O'Reilly logo

Machine Learning and Security by David Freeman, Clarence Chio

Stay ahead with the world's most comprehensive technology and business learning platform.

With Safari, you learn the way you learn best. Get unlimited access to videos, live online training, learning paths, books, tutorials, and more.

Start Free Trial

No credit card required

Chapter 1. Why Machine Learning and Security?

In the beginning, there was spam.

As soon as academics and scientists had hooked enough computers together via the internet to create a communications network that provided value, other people realized that this medium of free transmission and broad distribution was a perfect way to advertise sketchy products, steal account credentials, and spread computer viruses.

In the intervening 40 years, the field of computer and network security has come to encompass an enormous range of threats and domains: intrusion detection, web application security, malware analysis, social network security, advanced persistent threats, and applied cryptography, just to name a few. But even today spam remains a major focus for those in the email or messaging space, and for the general public spam is probably the aspect of computer security that most directly touches their own lives.

Machine learning was not invented by spam fighters, but it was quickly adopted by statistically inclined technologists who saw its potential in dealing with a constantly evolving source of abuse. Email providers and internet service providers (ISPs) have access to a wealth of email content, metadata, and user behavior. Using email data, content-based models can be built to create a generalizable approach to recognize spam. Metadata and entity reputations can be extracted from emails to predict the likelihood that an email is spam without even looking at its content. By instantiating a user behavior feedback loop, the system can build a collective intelligence and improve over time with the help of its users.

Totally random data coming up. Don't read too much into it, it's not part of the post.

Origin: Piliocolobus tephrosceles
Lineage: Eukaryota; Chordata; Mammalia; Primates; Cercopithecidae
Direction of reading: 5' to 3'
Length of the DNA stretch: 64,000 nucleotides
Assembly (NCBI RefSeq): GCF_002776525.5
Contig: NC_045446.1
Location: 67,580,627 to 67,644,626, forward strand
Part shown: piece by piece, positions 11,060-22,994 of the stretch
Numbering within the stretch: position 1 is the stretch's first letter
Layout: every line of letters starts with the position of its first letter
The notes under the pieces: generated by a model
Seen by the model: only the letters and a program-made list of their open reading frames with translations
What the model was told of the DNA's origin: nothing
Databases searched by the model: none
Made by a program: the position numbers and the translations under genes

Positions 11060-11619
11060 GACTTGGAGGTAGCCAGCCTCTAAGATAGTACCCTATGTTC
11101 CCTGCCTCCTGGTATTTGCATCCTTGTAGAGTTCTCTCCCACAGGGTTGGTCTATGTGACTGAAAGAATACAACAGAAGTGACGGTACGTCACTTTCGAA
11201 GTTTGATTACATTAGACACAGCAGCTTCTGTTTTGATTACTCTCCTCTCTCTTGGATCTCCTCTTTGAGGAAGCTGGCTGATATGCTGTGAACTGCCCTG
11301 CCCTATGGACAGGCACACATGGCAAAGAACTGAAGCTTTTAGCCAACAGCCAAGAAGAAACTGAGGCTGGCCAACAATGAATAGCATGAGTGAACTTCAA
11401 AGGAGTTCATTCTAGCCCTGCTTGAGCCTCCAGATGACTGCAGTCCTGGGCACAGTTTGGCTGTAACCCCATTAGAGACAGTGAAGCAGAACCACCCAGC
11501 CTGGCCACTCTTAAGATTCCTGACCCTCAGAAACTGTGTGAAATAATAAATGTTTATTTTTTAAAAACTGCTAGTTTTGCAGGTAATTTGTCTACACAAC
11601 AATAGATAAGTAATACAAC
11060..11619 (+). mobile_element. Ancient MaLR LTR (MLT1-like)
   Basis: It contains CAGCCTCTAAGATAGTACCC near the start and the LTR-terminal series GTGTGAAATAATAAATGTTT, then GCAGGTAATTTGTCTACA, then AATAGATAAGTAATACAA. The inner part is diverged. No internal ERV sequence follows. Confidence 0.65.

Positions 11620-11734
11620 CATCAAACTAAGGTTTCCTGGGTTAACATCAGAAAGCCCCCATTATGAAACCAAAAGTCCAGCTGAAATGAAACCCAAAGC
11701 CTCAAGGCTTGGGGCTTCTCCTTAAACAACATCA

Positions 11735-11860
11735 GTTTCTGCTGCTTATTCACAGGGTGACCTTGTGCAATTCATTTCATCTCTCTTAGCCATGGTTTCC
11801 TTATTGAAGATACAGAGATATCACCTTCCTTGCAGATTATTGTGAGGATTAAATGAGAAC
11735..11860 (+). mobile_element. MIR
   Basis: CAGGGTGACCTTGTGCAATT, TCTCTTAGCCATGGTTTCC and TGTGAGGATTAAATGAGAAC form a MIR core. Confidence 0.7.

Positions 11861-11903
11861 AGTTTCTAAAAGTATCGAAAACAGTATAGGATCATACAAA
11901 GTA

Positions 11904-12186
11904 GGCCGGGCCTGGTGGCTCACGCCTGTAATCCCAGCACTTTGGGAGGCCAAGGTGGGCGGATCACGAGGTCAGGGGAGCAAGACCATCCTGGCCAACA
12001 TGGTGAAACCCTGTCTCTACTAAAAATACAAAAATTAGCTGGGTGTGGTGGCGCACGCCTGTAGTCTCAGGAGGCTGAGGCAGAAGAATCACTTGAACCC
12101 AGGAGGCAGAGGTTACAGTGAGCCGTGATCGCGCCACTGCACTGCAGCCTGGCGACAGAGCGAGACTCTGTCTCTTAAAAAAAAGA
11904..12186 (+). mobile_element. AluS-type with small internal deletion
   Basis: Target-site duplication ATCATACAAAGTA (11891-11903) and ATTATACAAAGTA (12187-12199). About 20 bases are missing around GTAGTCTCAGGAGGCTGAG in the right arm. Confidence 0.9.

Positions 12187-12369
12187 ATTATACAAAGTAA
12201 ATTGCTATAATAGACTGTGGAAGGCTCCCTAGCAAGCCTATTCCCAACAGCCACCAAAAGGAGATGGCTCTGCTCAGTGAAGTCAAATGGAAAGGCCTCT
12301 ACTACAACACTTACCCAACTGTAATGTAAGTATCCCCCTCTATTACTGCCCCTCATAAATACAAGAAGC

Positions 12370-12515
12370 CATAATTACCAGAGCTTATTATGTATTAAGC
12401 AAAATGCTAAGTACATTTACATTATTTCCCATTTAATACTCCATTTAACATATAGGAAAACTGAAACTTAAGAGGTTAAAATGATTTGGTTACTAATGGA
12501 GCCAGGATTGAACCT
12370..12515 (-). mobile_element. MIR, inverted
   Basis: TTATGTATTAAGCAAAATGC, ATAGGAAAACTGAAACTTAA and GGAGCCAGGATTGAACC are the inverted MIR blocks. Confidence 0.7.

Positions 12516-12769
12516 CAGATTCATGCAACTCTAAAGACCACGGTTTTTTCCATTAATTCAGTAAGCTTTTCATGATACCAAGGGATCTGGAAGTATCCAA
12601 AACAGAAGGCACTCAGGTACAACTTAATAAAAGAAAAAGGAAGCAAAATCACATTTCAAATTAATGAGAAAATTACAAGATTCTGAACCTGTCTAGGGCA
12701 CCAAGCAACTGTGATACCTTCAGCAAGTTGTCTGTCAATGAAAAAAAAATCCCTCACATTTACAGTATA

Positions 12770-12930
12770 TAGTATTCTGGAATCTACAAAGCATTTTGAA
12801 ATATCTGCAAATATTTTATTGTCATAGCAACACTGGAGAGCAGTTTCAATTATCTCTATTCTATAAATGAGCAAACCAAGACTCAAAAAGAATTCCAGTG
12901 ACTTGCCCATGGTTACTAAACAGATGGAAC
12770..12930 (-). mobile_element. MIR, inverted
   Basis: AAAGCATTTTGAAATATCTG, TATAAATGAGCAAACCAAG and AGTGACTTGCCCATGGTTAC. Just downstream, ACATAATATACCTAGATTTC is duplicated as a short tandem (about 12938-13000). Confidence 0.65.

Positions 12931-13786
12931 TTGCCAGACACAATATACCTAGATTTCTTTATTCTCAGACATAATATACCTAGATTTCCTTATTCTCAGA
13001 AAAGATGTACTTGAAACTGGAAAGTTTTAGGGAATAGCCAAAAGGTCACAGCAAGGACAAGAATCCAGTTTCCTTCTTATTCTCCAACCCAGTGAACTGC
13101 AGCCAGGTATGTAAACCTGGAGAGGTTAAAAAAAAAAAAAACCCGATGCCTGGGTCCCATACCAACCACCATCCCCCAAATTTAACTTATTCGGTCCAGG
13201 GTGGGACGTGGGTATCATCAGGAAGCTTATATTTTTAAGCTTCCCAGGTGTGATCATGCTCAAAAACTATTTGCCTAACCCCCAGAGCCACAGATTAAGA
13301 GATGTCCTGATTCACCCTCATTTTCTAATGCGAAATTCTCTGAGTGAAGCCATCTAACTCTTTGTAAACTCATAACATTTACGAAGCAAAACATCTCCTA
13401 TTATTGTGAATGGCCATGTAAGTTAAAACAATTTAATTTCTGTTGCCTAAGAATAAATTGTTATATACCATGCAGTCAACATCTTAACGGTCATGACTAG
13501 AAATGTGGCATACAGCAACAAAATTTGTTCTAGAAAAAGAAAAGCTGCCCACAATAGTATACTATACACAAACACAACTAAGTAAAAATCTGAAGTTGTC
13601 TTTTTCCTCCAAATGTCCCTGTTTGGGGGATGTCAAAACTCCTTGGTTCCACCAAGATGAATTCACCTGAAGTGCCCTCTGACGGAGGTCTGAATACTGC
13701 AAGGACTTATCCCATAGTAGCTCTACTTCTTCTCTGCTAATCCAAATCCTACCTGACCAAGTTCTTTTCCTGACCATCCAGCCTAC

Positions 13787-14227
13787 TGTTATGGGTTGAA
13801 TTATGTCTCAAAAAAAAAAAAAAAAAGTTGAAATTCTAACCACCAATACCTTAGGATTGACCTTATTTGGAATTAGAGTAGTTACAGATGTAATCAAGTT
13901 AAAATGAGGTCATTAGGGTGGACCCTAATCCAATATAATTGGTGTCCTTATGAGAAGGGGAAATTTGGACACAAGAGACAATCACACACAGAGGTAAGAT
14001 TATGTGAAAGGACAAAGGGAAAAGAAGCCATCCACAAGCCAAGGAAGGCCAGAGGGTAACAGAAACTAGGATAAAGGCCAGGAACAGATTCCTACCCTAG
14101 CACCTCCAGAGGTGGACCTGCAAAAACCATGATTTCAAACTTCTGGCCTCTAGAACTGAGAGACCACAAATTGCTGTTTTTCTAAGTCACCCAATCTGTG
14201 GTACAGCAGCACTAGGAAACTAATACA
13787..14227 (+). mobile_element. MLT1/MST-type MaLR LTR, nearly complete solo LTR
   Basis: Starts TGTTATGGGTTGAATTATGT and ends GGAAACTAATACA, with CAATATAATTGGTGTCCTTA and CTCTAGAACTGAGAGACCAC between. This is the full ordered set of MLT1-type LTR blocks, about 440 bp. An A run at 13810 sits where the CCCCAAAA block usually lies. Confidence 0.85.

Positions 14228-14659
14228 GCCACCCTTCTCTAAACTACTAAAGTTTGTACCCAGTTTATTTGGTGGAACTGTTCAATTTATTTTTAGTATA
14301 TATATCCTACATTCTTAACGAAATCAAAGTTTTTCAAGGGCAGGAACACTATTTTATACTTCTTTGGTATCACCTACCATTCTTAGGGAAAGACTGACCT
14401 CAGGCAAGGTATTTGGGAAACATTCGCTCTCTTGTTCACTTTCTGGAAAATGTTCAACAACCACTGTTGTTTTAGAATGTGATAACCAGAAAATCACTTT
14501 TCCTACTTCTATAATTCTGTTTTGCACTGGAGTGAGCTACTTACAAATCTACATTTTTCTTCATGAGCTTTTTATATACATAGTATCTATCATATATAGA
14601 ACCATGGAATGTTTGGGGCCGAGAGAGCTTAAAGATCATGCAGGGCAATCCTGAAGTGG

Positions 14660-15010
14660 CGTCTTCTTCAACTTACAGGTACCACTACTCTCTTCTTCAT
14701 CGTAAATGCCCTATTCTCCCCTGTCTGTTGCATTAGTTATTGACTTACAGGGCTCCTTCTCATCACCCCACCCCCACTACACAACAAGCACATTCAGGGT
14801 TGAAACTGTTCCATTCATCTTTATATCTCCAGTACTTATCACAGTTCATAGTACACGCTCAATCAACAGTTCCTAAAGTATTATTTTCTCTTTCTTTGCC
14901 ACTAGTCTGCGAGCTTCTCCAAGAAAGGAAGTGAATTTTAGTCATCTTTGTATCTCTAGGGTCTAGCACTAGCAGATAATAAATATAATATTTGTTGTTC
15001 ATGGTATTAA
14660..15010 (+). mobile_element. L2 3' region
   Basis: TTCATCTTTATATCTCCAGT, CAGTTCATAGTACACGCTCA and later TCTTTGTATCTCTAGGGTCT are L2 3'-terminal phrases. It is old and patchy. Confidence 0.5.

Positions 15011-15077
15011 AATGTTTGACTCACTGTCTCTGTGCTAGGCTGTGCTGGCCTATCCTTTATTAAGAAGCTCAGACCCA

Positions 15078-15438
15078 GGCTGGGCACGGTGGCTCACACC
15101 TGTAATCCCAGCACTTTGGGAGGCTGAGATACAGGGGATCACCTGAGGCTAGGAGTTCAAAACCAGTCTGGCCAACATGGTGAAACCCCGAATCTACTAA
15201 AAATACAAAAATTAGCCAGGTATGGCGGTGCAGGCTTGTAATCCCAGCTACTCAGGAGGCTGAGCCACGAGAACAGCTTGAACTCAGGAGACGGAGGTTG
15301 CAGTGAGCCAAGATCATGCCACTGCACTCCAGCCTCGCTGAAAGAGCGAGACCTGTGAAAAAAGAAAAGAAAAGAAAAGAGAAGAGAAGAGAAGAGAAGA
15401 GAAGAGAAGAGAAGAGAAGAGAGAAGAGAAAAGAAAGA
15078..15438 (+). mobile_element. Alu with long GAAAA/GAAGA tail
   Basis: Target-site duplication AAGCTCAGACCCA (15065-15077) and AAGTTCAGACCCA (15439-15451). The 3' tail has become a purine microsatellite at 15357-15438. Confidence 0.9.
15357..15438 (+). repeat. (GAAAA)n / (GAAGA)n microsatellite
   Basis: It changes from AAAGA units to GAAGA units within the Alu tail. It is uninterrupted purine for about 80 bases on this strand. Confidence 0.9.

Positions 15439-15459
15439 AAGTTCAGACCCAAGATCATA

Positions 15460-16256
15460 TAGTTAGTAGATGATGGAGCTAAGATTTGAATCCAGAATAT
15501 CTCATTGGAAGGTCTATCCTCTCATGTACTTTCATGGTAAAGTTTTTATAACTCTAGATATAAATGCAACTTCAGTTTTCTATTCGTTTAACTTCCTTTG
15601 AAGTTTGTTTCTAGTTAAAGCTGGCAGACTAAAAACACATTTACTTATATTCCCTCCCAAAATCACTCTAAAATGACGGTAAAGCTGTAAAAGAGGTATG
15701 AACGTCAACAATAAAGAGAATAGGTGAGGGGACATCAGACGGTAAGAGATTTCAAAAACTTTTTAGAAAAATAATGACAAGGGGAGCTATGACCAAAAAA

Email filters have thus gradually evolved to deal with the growing diversity of circumvention methods that spammers have thrown at them. Even though 85% of all emails sent today are spam (according to one research group), the best modern spam filters block more than 99.9% of all spam, and it is a rarity for users of major email services to see unfiltered and undetected spam in their inboxes. These results demonstrate an enormous advance over the simplistic spam filtering techniques developed in the early days of the internet, which made use of simple word filtering and email metadata reputation to achieve modest results.